Financial literary is a vital necessity for business people, especially young entrepreneurs.. Small and medium scaled enterprises need to be familiar with the figures and understand its application for business decisions. Understanding and working with figures effectively will determine if a business has a future or not.
Financial literacy helps identify how best to allocate your limited resources for maximum return. It gives an entrepreneur enormous advantage and affects every decision made in the marketplace. The entrepreneur must know the difference between the terms: “assets” and “liabilities” and their values.
A vital part of every business is the “cash-flow” and “capital gains”. An entrepreneur must master these. Entrepreneurs need to know how to mitigate or transfer their risks by using insurance policies. Many entrepreneurs fail to understand that the business is an entity on its own and should be treated as such. Many businesses are not even registered, especially among artisans, skilled professionals and the self-employed.
If a business is not registered, how will it be able to keep proper books or maintain bank accounts for budgeting and record-keeping? In fact, many entrepreneurs don’t know how to separate the business money from theirs; they spend everything together.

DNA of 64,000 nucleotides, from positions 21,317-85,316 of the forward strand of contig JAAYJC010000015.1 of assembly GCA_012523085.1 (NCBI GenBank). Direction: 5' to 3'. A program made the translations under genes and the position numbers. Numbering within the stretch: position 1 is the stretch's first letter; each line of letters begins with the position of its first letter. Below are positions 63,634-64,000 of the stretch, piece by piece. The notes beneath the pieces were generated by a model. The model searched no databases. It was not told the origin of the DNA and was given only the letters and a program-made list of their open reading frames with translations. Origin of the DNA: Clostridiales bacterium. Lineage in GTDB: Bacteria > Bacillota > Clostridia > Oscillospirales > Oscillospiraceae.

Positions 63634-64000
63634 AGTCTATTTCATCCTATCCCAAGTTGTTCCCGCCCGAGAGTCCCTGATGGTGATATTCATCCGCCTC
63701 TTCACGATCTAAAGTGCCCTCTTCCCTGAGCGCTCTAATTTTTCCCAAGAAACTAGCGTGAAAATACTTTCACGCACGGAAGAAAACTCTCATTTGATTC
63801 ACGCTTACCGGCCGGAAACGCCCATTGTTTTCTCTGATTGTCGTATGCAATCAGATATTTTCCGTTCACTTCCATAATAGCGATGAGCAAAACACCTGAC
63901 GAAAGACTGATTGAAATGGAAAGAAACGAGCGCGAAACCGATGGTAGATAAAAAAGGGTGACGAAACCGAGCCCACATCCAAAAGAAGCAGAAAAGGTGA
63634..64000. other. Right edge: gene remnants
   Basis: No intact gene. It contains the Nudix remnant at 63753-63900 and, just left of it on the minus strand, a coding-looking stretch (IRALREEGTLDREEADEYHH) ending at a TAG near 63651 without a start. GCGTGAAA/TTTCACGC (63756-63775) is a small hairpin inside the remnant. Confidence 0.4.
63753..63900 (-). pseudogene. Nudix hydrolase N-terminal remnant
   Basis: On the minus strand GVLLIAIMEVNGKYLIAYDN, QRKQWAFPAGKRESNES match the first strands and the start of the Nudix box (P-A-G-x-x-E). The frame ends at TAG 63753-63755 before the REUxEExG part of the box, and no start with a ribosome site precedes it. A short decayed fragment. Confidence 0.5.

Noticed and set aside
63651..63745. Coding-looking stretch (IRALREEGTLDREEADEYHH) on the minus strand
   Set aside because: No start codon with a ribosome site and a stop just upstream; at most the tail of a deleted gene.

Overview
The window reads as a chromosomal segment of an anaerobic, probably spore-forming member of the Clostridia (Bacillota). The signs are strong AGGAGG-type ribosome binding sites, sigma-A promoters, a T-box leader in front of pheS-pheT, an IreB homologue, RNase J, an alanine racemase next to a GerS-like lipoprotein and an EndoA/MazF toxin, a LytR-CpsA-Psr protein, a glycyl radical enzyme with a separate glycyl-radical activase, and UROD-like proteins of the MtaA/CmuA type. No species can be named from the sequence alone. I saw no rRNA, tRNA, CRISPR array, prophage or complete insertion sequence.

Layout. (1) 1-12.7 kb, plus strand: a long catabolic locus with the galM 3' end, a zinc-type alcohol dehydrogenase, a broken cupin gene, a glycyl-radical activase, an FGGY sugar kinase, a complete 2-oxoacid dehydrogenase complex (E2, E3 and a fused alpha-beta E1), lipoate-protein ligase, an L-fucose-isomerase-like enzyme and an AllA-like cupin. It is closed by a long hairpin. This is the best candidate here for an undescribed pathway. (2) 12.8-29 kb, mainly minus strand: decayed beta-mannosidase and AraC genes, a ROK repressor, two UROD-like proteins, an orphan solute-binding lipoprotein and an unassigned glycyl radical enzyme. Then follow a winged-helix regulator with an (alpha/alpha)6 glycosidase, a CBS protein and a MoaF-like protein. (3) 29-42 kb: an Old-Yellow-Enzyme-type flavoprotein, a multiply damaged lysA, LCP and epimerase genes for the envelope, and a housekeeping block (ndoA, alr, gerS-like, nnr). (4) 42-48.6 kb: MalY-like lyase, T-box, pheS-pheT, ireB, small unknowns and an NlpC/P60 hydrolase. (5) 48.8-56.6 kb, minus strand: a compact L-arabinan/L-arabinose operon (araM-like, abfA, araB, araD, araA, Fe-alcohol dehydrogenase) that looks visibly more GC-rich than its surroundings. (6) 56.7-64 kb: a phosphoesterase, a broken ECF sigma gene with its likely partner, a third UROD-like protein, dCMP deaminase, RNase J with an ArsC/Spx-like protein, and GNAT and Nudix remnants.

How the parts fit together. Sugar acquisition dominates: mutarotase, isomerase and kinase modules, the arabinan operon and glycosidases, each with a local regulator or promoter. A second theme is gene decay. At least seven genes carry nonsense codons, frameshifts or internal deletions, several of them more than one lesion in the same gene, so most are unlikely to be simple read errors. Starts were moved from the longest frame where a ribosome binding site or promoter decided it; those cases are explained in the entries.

There’s the story of a young and promising retail business entrepreneur who was having serious cash flow problems. According to the story, he was always in debt, despite the fantastic daily cash flow he gets. He had operated by return-on-sales for the last 10 years; it’s called supplier credit. He gets goods on credit. After sales, he returns the cash credit to his suppliers before determining his own profit. Because of the sophistication of the business model, his accounts were always in a mess. He once got an irresistible offer to buy a luxury car, managed to pay for it and acquired some landed properties but when it was time to pay his suppliers back, it was always a struggle. His business account was never balanced despite the heavy daily turnover. It was discovered that he couldn’t separate business cash from personal cash. He forgot that he was using supplier credit. He had been spending the suppliers’ funds along with his own.
Sadly, he’s been running on this cycle of failure for almost 10 years without understanding where the challenge came from.
Financial literacy requires that one has a basic understanding and knowledge of financial statements and the ratios. A popular proverb says, “Whatever is worth doing at all, is worth doing well”. As an entrepreneur, go for knowledge. If your business is worth living & labouring for, then you need to get literate especially for new opportunities ahead.
To be financially literate, you will need a small change in your business perspective; a new way of thinking. You will have to get your hands on financial books written for “dummies”; it simplifies all those ‘formulas’. Financial journals and newspapers will also help a great deal.
Meanwhile, you can also ask an accountant to teach you how to read financial statements and interpret figures. Equipped with this vital financial knowledge, you’ll be ready for exploits in the marketplace.